Lithuania relives bicentennial of Napoleon's march on Russia

Vaidotas Beniusis
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Paris Sorbonne University's professor Oleg Sokolov plays Napoleon Bonaparte during a historical reenactment

Paris Sorbonne University's professor Oleg Sokolov stands with his sabre and looks at his troops on June 23 on the banks of the river Neman in Kaunas, central Lithuania, as he plays Napoleon Bonaparte during a historical reenactment of Bonaparte's June 24, 1812 assault on Tsarist Russia

A stubby Napoleon Bonaparte waves his characteristic bicorne hat in an impassioned signal to hundreds of troops, launching a rerun of France's failed invasion of Russia two centuries ago.

"Vive la France, vive la Pologne," cries the French emperor on horseback to the enthusiastic cheers of hundreds of troops decked out in 19th-century military garb.

The emperor and his troops were poised for action Saturday on the banks of the river Neman in Kaunas, central Lithuania: more than a thousand history buffs re-enacting Bonaparte's June 24, 1812 assault on Tsarist Russia.

This time around they were under the command of Oleg Sokolov, a professor in Paris at the Sorbonne University.

"Events like this are my life," Sokolov, who is Russian, told AFP, resplendent in a division general's dark blue uniform with a red stripe and golden epaulettes.

On his signal, hundreds of weekend warriors crossed the Neman in boats and pontoons, to the hearty applause of thousands of cheering onlookers -- but in the face of thundering salvos from men wielding Russian imperial army weaponry.

A blast of rolling thunder from a cannon and clouds of smoke heightened the sense of drama as battle was joined once they reached the shore, the French forces eventually forcing a Russian retreat.

"Recreating a battle with cannons, horses and sabres is much more serious stuff than theatre or a movie," Lithuanian history enthusiast Arvydas Pociunas, the Tsarist Russian chief-of-staff for the day, told AFP.

"You must keep a sharp eye out every second," he explained.

The spectacular re-enactment drew more than 1,000 participants from France, Russia and across the region, including Lithuania, Poland, Belarus, Latvia, Ukraine and the Czech Republic, organisers said.

The original Grand Armee that crossed the Neman on the night of June 24, 1812 numbered 220,000.

Ahead of Saturday's battle, the troops-for-a-day marched to the pulse of beating drums in a park in Kaunas: red-white-and-blue French flags flew over a hundred white tents that made up the weekend's camp.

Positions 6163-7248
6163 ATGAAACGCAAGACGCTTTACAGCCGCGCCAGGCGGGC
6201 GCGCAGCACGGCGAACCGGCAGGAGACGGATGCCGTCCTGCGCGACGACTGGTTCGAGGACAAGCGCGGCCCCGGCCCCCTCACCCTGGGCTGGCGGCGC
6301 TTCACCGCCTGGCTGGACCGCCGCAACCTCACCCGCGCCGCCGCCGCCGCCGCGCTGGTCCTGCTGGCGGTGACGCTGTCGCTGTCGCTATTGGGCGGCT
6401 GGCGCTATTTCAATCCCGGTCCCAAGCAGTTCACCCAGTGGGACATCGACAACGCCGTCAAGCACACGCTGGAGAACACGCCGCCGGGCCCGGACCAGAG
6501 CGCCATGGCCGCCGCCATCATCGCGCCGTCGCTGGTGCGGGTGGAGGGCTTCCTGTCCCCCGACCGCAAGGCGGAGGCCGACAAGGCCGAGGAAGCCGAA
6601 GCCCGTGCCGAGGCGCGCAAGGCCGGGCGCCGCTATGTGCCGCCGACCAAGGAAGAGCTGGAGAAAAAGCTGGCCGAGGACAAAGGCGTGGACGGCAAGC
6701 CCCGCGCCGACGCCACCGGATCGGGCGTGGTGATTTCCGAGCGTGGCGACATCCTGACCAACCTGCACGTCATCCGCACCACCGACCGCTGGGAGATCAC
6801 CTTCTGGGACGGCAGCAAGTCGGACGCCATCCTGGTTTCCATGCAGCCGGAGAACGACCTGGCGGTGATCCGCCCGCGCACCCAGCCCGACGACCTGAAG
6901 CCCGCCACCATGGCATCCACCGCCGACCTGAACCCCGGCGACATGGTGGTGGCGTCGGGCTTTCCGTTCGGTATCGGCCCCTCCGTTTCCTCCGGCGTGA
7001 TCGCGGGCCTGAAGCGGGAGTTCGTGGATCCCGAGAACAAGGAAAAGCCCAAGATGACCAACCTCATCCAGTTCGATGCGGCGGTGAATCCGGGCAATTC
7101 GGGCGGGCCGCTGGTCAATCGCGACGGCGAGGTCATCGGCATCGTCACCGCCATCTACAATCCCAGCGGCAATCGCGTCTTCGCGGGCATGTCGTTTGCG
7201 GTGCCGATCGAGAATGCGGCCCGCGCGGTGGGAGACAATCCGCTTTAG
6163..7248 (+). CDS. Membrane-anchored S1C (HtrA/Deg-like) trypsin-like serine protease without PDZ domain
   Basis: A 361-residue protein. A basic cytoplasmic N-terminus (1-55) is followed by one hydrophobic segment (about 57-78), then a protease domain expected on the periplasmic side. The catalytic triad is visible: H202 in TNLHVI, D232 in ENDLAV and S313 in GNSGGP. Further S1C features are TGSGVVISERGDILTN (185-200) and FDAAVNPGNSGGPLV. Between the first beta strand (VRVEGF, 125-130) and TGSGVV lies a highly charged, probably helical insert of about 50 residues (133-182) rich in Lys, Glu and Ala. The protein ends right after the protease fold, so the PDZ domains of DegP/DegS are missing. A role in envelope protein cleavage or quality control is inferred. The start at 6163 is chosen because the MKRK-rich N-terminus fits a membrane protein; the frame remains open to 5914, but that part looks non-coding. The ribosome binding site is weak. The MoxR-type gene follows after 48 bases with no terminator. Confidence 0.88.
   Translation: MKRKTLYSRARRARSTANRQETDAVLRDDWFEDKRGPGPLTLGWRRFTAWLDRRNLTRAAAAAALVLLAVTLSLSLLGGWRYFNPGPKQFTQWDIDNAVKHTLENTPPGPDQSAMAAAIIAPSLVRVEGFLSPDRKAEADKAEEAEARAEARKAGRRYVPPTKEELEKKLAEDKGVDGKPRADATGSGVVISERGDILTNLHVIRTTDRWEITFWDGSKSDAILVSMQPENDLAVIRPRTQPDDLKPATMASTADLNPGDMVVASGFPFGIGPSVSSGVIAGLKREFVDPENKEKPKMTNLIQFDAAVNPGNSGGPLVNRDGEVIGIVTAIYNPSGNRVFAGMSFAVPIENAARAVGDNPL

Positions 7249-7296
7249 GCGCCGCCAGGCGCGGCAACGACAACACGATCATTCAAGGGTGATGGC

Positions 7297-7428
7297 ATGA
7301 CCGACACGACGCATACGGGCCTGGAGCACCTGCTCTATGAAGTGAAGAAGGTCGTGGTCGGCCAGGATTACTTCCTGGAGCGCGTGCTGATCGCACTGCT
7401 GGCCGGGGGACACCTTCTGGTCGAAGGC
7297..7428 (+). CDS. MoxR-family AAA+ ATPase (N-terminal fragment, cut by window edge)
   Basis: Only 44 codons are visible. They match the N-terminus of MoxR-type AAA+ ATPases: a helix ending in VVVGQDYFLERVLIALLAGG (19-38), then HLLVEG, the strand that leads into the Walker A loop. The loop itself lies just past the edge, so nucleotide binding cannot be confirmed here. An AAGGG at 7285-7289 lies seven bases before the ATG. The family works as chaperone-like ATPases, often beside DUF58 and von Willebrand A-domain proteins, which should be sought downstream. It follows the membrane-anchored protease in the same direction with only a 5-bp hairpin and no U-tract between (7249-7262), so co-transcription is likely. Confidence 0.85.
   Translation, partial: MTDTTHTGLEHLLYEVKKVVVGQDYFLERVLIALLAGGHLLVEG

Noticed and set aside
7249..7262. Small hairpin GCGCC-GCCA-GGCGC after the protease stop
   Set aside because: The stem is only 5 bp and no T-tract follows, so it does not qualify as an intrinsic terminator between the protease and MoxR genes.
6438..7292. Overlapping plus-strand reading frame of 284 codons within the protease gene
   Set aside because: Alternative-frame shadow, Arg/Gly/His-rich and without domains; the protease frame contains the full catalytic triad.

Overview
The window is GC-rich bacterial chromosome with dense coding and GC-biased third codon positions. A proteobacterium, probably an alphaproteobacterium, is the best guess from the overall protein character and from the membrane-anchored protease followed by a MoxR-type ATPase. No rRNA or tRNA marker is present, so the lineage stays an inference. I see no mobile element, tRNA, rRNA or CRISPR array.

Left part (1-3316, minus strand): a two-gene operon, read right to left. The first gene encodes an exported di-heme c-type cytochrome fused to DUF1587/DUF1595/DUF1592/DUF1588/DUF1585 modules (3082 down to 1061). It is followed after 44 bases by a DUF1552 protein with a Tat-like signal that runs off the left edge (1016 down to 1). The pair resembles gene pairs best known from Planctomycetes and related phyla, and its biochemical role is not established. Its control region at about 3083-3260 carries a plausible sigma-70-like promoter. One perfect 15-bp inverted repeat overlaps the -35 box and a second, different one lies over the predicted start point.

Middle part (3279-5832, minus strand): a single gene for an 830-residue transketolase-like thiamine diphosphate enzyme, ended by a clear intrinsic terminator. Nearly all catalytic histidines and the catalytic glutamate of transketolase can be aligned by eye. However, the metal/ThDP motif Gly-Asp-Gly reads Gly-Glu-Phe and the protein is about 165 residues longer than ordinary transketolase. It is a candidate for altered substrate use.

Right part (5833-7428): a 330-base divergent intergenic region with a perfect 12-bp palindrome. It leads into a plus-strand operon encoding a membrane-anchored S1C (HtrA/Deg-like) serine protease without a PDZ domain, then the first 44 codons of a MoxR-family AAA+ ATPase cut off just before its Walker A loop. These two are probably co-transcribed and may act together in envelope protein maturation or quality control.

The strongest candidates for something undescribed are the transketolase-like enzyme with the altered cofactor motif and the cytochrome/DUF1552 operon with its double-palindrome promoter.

"It's like an open-air theatre with a great atmosphere," said Belgian tourist Francois Forget, 35, standing among a crowd of enthusiasts, many of whom were wearing Napoleon's characteristic hat.

In the camp itself, soldiers were accompanied by ladies dressed in period costume, some sleeping by the fire on piles of hay.

"Villagers like us in the camp help to create the spirit of history", museum historian Svetlana Pantchenko, 47, told AFP.

She had travelled to Lithuania from the neighbouring Russian enclave of Kaliningrad, alongside her husband Alexander, who proudly wore his green uniform with the Russian imperial double-headed eagle.

"Our artillery club includes engineers, teachers, builders, and we all meet in places like this", Pantchenko said.

The original crossing of the river Neman -- the Nemunas in Lithuanian -- was Napoleon's first step on what in the end was a doomed march through western Russia.

Despite initial successes, the next winter Napoleon suffered a crucial defeat which proved a huge blow for his plans to dominate Europe.

For Lithuania, now a Baltic state of three million, the French general's arrival raised hopes that it could break free from imperial Russia.

After the 1795 partition of the Polish-Lithuanian Commonwealth by Russia, Prussia and Austria, most of Lithuania was ruled by the Tsar and some saw Napoleon's advance as the opportunity to win freedom.

"The arrival of Napoleon army brought a real and tangible hope for Lithuanians the Russian empire could be defeated", Lithuania's Defence Minister Rasa Jukneviciene said in a welcoming address ahead of Saturday's re-enactment.

"By losing the battle in Russia, the emperor rushed back to France -- and with him went Lithuania's unfulfilled hopes to restore its lost independence with the help of France", she added..

Lithuania and Poland only reemerged as independent nations after World War I.